Thursday, October 10, 2013

Guest Blog: Why Do Schools Begin 1:1 Computing Initiatives in Iowa? - Part 2


Dr. Jerry Schnabel
In my last post, we looked at factors that did not influence superintendents to implement a 1:1 initiative in their district. These included “keeping up with the Jones,” attracting students from neighboring districts, increased student achievement and budget. So . . . onto factors that did influence their decision:

School Visitations: When I had finished the interviews with the superintendents, my first observation was that the decision to implement a 1:1 initiative was not made in isolation.  Without exception, a factor that influenced the superintendent’s decision was visits to others schools that had implemented a 1:1 initiative. All the superintendents I interviewed told me that they had sent teams to schools that had already implemented a 1:1 initiative to see for themselves, firsthand, a program that was already in place.  These teams consisted of teachers, administrators and in some cases school board members and students.  The number of visits each team made to other schools ranged from 3-20.

Political Considerations: The superintendents also talked about the multiple efforts they undertook to work with staff, school board, parents and the broader community to engage and keep them informed of the progress of the consideration.  Most superintendents assumed the students would be receptive to the idea, but in one instance, students got the notion that once the computers arrived, all the teachers would be fired and students would receive their education strictly via the computer.  So, a lesson learned was not to overlook the students and to enlist them in the exploration process.

Equity: Equity was another factor that influenced the superintendents in the study in their decision to implement a 1:1 initiative.  The superintendents talked about equity in terms of equal access to learning opportunities for all students. These opportunities included access to technology and online resources.   

Staff Readiness: The superintendents in the study indicated staff readiness was an additional factor that influenced their decision. Staff readiness fell into two categories. The first was characterized by the staff being open to or supporting the idea of implementing a 1:1 initiative. The other category of staff readiness was their comfort using the technology.  There was a consensus among the superintendents that staff would need to gain further technology skills, but none of the superintendents were held back because of the technology skill level of the staff.  Districts were also on a continuum of teacher possessing the pedagogical skills required to teach in a one-to-one classroom.  But all superintendents felt their staff could gain this understanding through training and experience in the one-to-one classroom.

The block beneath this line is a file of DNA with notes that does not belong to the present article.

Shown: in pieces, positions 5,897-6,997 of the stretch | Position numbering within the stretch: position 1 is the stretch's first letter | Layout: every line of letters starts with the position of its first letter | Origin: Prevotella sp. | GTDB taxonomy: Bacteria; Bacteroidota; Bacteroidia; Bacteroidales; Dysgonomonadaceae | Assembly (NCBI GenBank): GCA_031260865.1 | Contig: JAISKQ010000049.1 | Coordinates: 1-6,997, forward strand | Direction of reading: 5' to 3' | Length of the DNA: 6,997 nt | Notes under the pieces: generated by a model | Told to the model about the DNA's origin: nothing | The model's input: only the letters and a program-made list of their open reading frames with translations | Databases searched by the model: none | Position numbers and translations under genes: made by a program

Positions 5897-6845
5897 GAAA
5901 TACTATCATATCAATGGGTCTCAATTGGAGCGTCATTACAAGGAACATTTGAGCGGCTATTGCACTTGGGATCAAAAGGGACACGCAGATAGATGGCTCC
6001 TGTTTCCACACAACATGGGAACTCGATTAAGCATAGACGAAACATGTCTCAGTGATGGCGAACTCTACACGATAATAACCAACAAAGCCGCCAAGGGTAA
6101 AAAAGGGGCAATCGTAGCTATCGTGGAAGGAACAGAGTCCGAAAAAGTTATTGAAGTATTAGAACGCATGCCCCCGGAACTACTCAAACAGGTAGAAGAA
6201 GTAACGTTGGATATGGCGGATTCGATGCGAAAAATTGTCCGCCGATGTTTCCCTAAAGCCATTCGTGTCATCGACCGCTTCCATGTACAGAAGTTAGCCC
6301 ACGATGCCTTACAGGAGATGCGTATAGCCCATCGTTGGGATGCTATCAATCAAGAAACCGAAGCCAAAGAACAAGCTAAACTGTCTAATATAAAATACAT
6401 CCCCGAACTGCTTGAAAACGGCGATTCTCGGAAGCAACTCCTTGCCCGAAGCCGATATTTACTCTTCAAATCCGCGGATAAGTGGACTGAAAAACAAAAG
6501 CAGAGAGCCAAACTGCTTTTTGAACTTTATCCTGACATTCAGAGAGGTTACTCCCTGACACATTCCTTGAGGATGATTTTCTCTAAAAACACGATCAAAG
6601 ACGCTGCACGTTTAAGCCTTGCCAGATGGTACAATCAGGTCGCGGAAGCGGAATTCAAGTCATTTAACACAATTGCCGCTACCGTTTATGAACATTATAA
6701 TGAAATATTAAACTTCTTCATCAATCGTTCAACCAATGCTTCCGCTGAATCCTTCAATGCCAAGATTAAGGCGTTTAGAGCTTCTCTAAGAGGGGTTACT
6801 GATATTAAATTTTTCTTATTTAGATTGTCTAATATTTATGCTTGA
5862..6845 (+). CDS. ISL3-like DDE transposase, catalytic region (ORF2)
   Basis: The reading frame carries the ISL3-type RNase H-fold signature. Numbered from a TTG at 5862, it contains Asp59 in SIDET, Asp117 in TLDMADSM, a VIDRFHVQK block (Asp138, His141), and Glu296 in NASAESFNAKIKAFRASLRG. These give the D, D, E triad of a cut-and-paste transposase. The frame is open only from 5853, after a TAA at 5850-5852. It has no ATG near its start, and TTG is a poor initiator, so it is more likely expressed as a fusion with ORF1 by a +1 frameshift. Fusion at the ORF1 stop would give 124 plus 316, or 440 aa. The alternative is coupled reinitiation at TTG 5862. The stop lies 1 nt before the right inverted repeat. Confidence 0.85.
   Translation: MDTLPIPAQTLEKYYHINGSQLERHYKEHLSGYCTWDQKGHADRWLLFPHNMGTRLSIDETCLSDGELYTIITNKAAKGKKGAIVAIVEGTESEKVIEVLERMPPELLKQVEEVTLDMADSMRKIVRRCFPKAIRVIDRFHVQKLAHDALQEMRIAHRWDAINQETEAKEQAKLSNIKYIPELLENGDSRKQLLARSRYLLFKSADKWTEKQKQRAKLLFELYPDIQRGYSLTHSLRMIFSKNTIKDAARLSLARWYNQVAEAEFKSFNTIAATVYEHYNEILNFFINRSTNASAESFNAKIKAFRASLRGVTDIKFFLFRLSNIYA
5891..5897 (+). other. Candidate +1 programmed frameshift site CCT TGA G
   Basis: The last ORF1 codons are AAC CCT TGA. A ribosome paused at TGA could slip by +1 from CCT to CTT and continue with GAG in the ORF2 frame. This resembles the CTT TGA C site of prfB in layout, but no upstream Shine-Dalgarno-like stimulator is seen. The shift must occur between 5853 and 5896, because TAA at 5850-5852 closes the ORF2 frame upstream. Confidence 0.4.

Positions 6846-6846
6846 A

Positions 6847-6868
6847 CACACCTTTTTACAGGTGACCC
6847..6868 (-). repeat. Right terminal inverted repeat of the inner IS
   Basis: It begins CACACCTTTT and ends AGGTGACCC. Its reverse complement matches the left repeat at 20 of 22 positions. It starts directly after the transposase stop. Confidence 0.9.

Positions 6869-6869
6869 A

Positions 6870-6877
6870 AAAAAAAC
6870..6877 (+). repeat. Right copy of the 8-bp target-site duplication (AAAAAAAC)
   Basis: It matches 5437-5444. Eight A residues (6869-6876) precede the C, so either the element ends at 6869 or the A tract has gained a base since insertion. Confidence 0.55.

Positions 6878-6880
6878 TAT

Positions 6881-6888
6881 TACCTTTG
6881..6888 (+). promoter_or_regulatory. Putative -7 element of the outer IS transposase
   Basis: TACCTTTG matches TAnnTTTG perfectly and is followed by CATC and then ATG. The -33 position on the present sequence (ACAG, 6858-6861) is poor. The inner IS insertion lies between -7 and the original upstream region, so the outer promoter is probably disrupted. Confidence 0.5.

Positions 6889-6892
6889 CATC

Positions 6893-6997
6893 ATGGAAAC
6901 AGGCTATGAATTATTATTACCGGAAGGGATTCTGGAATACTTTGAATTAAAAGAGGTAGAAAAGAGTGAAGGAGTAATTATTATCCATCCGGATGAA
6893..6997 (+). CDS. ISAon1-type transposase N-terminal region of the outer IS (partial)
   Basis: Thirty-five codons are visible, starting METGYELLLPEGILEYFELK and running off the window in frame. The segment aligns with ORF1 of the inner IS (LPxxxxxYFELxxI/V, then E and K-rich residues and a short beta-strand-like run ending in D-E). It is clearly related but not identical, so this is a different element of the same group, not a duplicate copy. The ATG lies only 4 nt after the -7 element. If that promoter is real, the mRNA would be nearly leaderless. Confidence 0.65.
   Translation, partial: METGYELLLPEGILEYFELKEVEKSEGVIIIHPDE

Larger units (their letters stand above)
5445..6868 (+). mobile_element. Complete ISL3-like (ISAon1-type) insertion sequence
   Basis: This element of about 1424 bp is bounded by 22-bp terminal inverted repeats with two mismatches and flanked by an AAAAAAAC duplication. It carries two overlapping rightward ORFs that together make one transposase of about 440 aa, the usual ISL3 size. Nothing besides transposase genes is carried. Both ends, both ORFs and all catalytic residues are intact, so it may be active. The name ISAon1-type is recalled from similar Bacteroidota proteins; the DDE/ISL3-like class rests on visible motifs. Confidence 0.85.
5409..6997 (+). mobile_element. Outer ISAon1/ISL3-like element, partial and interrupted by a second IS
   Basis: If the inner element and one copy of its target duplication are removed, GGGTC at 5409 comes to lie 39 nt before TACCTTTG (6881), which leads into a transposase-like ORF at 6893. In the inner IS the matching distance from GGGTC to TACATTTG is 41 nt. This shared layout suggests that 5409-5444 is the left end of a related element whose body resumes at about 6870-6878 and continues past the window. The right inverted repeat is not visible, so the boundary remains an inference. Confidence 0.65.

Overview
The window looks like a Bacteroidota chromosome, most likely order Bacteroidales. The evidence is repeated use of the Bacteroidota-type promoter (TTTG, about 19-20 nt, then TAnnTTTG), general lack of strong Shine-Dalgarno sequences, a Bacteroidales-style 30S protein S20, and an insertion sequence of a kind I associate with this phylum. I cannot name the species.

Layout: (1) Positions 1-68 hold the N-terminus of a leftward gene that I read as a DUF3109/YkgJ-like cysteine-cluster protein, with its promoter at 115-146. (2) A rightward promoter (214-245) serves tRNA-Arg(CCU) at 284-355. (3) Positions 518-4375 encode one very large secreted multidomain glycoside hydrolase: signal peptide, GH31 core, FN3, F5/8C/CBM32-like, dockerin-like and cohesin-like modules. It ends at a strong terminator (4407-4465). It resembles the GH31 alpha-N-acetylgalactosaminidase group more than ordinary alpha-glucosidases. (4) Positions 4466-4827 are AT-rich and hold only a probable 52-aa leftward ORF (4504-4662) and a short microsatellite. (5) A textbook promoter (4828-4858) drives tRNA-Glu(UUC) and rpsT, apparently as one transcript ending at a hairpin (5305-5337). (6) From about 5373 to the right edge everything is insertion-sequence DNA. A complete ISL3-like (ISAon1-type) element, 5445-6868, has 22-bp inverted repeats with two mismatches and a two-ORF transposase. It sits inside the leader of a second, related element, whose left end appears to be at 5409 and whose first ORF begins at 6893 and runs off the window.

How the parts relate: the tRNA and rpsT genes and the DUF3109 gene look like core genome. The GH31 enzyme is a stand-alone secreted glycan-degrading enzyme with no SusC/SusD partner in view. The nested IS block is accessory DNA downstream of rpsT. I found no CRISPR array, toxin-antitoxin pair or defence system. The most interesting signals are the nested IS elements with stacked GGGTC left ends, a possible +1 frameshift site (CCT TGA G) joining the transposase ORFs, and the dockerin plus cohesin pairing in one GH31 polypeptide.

Student Engagement: This was an important factor in the decision.  One superintendent remarked that “when we observed and went to other schools and we saw student involvement in the classroom, that became our number one thought.  What a wonderful thing—you have 27 kids in class, everybody is involved, everybody is interested.”  Even once implemented, when the students told the administration in one district that they were not using the computers enough, the district’s response was to send the students to another district that was using the technology successfully. Students wanted to be engaged and after the visit to another district, they returned to their district and helped design changes in the classroom that increased student engagement.

Best for Students: The most important factor that influenced superintendents to implement a 1:1 initiative was they felt it was what was best for students.  This was an unexpected finding and the conclusion was based on examination of the transcripts in response to the question: “As you reflect on the various factors that influenced your decision to become a one-to-one school, what was the most important?”  One Superintendent articulated acting in the best interest of children in terms of increased opportunities for students being the most important factor in her decision.  “To be able to create things for their classes and projects.  To have an endless amount of resources to do that.  I see some of the projects that our kids are doing and I feel that it has been a smashing success with seeing the kids create stuff even more amazing than we thought they would when you give them these tools.” 

This was also cross-referenced using Wordle, an online tool found at http://www.wordle.net/.  When the transcripts of the interviewee’s answers were displayed in Wordle, “important” and “kids” are used most often and thus, appear as the largest words.  The words that were used most frequently after that included “students,” “involvement,” “education,” “everybody” and “projects.”  In contrast, when asked, “as you reflect on the various factors that influenced your decision to become a one-to-one school, what was the least important?” the word “kids” does not appear.   


Figure 1: Wordle Display for the Most Important Influence on the 1:1 Decision

As the map of 1:1 districts in Iowa continues to add more schools, there is a likelihood that many of the factors discussed in this piece influenced the decisions to implement the 1:1 initiative.  And it’s good to know that these decisions are not being made to “keep up with the Jones” but rather to do what is best for students.

Jerry Schnabel is the Director of Information and Technology Services at AEA 267 in Cedar Falls, Iowa. He may be reached via email at: jschnabel@aea267.k12.ia.us

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